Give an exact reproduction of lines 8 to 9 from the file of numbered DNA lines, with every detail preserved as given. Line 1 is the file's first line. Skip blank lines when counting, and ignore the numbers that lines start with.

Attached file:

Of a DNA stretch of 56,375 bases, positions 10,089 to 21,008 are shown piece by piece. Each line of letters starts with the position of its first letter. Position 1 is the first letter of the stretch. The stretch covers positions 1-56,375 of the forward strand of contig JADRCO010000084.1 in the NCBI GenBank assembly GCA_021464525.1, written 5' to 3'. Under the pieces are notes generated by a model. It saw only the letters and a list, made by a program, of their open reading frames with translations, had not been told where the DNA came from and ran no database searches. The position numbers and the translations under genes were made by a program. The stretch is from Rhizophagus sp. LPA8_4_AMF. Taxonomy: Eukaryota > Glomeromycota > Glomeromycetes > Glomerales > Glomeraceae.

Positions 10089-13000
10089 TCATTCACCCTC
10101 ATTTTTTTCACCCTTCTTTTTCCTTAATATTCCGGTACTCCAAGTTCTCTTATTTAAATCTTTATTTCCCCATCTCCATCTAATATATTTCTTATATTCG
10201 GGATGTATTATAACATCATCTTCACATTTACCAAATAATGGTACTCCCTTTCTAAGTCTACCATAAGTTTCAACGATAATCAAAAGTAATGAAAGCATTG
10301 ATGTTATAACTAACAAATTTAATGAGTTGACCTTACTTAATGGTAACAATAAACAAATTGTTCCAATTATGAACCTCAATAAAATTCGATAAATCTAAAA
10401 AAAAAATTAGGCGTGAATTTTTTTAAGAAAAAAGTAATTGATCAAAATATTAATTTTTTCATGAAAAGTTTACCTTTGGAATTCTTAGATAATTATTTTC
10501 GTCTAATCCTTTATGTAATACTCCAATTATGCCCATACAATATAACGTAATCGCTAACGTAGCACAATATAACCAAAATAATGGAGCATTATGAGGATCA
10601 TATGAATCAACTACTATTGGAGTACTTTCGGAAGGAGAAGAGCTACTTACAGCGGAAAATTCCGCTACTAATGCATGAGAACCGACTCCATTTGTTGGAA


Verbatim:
10501 GTCTAATCCTTTATGTAATACTCCAATTATGCCCATACAATATAACGTAATCGCTAACGTAGCACAATATAACCAAAATAATGGAGCATTATGAGGATCA
10601 TATGAATCAACTACTATTGGAGTACTTTCGGAAGGAGAAGAGCTACTTACAGCGGAAAATTCCGCTACTAATGCATGAGAACCGACTCCATTTGTTGGAA